History has a way of aggrandizing the fallen, but few drivers have been as dearly missed as Gilles Villeneuve. Renowned for his ability to wrestle blistering lap times – often sideways – out of some of the most difficult cars to handle, the French Canadian driver remains a fan favorite to legions of Formula 1 fans and tifosi the world over.

Tragically, Gilles died in a crash while qualifying for the Belgian Grand Prix in 1982. With the thirtieth anniversary of his death coming up, Ferrari is planning a tribute event at its Fiorano test track in Maranello that will reunite the Villeneuve name with the Scuderia to which he gave his life.

On May 8, Gilles' son Jacques Villeneuve will pilot the Ferrari 312 T4 that his father drove to three victories and four second-place finishes to help Ferrari secure the constructors' title and his teammate Jody Scheckter the drivers' title.

It may prove the first time in Jacques' career that he'll drive a Ferrari F1 car. A former world champion himself, Jacques had reportedly been offered a seat at Ferrari after winning the title in 1997, but turned it down to pursue the opportunity to build up the British American Racing team that would later be taken over by Honda, win the title as Brawn GP and rebrand itself under the Mercedes banner under which it races today.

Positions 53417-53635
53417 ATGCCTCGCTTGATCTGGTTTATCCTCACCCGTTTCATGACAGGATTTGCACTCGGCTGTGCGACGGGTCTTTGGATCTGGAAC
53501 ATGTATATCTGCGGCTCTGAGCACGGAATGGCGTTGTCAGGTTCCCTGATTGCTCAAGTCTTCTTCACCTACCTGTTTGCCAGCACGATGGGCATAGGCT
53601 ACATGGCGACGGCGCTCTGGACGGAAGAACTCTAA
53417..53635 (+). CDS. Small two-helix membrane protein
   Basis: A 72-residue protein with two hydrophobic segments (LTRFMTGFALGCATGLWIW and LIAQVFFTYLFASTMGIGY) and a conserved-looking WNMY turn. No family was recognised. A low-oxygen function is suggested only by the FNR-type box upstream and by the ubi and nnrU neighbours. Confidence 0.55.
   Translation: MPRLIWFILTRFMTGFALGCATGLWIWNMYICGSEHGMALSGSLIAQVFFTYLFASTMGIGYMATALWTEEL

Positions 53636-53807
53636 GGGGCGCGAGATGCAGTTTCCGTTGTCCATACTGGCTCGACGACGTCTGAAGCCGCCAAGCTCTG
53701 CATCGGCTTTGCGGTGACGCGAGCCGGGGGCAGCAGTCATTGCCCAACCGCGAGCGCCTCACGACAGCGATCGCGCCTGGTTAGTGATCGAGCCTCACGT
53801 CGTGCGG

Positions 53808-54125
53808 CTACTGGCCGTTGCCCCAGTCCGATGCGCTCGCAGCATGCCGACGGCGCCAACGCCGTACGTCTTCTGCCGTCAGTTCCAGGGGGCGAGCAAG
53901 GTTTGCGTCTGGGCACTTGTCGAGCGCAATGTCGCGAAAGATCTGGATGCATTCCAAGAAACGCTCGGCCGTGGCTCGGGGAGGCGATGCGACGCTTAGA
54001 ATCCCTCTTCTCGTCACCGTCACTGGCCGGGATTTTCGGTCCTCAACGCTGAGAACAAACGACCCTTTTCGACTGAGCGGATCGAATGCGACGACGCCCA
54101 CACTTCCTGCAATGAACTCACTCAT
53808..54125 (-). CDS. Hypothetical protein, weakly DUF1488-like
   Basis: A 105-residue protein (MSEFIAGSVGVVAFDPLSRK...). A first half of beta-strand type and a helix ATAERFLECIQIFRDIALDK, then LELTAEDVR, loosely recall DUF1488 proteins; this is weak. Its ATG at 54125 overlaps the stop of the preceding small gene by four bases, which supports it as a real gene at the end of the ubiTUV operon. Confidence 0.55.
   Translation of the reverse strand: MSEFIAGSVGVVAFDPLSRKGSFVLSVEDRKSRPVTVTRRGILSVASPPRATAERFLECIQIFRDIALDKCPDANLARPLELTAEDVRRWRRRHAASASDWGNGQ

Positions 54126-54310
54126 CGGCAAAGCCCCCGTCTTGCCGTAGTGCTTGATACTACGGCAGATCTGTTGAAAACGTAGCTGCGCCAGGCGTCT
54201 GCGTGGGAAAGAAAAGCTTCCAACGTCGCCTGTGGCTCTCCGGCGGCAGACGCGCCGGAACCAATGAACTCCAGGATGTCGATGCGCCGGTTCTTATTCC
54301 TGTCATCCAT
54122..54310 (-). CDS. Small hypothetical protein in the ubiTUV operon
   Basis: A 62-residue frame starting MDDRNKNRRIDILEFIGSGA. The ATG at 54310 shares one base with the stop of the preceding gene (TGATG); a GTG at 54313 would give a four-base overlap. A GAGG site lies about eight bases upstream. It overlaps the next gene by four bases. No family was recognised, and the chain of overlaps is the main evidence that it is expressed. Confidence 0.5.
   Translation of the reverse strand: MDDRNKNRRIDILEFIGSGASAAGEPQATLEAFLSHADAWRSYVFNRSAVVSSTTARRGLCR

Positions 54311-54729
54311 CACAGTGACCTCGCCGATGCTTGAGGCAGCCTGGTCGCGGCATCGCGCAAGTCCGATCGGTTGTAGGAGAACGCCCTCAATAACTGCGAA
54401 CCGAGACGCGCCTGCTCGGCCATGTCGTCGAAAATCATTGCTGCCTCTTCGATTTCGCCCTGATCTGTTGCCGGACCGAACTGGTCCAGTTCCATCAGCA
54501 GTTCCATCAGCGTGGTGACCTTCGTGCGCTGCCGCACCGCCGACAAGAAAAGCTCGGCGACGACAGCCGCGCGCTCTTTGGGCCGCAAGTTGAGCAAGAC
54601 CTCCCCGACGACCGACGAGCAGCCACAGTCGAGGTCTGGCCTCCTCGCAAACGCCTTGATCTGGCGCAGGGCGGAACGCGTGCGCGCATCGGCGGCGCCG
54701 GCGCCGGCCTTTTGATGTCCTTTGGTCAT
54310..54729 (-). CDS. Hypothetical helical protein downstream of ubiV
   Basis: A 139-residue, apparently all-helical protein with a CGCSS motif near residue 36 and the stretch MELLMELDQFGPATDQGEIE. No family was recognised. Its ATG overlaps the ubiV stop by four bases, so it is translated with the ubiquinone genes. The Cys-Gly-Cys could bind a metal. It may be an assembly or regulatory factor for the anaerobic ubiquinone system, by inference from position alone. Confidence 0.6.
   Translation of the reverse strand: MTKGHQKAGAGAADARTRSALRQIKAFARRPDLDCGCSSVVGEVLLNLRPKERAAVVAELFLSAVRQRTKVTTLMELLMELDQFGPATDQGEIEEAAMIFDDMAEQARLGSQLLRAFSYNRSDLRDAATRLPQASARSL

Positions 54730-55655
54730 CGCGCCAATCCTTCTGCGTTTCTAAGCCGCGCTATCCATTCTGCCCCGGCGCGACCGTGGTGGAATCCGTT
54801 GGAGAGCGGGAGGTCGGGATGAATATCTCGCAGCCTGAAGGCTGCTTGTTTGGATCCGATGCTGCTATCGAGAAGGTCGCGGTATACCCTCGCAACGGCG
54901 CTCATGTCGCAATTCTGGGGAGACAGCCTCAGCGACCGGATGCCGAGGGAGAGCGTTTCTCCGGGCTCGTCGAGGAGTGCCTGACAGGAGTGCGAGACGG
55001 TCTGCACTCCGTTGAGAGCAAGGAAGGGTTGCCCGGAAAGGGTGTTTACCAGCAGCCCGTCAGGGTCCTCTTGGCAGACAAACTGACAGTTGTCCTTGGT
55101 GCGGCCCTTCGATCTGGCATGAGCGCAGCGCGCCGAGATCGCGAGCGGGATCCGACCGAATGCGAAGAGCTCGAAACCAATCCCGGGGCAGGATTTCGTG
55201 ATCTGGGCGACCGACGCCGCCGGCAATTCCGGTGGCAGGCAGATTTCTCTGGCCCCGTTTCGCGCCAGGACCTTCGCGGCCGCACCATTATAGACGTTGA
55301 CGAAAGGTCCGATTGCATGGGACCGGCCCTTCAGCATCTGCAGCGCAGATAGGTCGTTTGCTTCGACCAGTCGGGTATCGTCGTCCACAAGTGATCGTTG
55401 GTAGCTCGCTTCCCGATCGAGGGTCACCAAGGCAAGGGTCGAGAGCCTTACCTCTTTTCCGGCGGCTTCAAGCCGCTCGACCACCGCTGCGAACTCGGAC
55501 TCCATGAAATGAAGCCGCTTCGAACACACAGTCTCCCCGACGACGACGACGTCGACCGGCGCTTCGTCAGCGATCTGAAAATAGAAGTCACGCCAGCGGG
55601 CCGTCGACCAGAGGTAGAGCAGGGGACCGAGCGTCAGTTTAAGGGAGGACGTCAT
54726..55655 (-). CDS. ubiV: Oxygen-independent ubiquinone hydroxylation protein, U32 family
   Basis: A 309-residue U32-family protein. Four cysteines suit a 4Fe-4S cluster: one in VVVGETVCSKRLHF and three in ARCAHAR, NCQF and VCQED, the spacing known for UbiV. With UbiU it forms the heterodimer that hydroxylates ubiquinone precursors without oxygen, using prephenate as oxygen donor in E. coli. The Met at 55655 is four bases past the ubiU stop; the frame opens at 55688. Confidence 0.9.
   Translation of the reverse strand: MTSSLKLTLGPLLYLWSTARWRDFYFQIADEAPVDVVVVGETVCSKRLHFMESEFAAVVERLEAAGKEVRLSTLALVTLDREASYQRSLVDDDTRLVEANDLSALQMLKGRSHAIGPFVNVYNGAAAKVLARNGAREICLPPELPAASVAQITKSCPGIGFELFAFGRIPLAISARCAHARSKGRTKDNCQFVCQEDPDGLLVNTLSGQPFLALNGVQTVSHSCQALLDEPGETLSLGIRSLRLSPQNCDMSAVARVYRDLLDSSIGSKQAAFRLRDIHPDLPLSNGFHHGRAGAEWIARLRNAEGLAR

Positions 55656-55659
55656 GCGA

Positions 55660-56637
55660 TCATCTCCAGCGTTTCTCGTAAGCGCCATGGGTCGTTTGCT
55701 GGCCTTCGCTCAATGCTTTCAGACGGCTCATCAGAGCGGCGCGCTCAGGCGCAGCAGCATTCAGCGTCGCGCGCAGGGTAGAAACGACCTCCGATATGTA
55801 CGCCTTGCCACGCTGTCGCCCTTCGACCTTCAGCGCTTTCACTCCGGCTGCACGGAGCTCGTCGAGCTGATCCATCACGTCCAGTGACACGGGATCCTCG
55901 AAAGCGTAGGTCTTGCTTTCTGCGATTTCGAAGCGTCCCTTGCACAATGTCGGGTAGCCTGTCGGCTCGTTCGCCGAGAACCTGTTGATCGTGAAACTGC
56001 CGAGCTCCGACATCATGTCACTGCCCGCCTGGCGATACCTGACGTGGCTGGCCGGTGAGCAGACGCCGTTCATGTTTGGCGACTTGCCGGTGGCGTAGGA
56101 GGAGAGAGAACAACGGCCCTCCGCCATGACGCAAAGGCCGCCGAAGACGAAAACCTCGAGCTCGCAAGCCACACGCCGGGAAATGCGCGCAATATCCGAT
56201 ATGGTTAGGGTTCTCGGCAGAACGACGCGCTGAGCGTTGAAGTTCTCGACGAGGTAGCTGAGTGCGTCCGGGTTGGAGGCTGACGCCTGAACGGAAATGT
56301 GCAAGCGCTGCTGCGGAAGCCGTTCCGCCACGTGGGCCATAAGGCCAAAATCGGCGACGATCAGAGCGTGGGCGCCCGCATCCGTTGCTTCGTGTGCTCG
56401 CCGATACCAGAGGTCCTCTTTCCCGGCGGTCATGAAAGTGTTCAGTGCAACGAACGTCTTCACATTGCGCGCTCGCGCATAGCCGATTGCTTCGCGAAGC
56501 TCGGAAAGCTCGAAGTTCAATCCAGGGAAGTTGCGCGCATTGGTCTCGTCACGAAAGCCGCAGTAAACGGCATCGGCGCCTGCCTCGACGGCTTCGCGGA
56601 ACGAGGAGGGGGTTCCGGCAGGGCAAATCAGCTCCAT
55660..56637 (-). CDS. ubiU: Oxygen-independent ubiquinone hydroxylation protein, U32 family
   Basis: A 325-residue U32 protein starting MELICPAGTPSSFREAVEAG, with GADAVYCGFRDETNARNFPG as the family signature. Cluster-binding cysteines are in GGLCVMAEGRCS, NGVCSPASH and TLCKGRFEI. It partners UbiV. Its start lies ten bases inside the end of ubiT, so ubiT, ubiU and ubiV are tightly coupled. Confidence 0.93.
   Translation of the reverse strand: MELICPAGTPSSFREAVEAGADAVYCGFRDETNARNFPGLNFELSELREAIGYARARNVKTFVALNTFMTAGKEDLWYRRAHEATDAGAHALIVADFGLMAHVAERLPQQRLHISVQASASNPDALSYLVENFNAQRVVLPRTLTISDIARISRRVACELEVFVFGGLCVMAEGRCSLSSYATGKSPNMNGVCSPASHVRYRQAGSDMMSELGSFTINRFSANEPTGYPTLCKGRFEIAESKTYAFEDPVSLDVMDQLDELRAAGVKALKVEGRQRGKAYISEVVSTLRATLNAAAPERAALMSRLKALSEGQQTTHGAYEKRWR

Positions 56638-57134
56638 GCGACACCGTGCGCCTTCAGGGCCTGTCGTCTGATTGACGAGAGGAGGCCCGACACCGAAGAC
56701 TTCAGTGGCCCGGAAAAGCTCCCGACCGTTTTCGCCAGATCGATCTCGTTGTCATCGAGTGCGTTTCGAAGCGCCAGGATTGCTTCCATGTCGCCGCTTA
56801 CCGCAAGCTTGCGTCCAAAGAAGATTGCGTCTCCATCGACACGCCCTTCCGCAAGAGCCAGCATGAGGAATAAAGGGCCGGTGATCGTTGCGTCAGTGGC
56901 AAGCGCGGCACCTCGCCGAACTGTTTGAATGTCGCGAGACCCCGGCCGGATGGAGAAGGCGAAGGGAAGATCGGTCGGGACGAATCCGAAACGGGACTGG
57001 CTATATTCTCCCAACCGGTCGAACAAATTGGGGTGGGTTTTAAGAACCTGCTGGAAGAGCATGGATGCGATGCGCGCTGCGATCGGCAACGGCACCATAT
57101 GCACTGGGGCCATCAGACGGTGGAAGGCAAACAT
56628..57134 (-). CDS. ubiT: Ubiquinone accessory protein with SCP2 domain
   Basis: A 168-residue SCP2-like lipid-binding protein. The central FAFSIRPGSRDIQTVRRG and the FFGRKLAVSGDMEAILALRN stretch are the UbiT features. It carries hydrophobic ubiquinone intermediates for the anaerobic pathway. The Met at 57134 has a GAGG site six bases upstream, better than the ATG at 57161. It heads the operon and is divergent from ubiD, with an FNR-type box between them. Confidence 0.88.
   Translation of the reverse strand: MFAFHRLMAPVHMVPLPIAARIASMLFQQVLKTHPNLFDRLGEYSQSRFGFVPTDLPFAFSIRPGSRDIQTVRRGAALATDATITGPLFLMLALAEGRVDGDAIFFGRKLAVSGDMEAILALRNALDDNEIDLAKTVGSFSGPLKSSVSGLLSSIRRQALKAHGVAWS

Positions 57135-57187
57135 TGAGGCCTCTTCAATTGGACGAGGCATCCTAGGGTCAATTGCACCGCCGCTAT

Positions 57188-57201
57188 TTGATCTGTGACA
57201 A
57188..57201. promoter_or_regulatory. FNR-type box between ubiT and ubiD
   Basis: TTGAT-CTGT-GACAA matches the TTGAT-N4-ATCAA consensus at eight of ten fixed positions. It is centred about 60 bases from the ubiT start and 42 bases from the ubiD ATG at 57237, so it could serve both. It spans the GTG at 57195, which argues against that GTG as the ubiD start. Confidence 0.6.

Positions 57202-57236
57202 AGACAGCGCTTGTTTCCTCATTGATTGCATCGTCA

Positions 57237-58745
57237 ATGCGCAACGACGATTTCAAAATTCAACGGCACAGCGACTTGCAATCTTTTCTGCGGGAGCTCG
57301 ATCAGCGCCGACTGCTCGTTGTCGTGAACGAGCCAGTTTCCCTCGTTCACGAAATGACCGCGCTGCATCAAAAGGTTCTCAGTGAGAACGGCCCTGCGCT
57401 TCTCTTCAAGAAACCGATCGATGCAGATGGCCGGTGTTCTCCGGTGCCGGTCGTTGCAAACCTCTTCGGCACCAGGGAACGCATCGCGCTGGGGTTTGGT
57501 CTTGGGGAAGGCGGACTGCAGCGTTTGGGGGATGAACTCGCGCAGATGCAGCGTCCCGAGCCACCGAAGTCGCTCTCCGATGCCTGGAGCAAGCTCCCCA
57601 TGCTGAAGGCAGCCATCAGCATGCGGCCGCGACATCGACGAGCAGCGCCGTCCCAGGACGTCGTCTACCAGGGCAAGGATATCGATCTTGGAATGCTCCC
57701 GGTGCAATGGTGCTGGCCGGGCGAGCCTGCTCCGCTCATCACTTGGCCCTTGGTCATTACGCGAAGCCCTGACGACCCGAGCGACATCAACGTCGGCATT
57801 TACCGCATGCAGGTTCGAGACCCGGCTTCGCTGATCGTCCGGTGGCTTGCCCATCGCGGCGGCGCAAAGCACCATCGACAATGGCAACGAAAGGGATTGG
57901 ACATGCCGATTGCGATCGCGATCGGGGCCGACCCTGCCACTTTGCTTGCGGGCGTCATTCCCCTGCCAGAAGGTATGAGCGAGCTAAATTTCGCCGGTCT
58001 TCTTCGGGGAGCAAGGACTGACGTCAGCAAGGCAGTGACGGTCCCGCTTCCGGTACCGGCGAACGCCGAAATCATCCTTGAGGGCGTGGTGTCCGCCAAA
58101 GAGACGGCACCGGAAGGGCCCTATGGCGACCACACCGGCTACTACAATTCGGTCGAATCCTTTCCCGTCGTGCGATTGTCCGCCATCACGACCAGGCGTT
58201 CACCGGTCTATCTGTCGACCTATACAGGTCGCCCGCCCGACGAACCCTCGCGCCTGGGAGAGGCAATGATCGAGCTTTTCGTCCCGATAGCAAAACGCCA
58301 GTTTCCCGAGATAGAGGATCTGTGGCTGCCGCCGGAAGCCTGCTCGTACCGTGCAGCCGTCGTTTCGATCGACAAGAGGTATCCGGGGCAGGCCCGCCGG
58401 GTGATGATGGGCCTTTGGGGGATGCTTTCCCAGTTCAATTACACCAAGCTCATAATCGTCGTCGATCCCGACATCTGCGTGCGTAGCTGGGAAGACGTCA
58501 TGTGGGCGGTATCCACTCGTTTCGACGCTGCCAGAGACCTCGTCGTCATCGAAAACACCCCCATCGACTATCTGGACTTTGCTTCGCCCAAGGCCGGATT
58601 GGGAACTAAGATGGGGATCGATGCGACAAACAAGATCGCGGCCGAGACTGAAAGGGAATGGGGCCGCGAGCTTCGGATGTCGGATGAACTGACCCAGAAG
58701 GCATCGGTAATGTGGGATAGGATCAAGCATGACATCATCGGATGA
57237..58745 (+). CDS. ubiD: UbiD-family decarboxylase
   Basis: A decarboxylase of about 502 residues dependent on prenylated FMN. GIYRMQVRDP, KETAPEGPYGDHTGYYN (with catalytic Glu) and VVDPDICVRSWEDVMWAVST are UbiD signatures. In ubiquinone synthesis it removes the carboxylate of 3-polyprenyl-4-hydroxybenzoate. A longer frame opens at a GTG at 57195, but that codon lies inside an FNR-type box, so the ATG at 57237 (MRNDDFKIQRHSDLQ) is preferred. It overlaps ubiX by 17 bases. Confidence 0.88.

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Gilles, thirty years on

Maranello, 8 April –Exactly one month from today, it will be the thirtieth anniversary of the death of Gilles Villeneuve. His memory is still vivid and alive in the minds of many at Maranello; his talent, his speed, his bravery which bordered on recklessness, all go to make his name still hugely popular with our fans, even among younger ones who have only been able to see him on replays of his races or read about him in stories written by journalists. We have decided to commemorate this date in a special way, bringing together the names of Ferrari and Villeneuve in their natural environment, the race track.

On Tuesday 8 May, Gilles' son Jacques will take to the Fiorano track at the wheel of the 312 T4 driven by his father in 1979, the season that he and Jody Scheckter brought the Scuderia the Constructors' title, with the South African also taking the Drivers' World Championship. It will be a fitting occasion to evoke the memory of a man who has and always will have a place of honour in the history of Ferrari.

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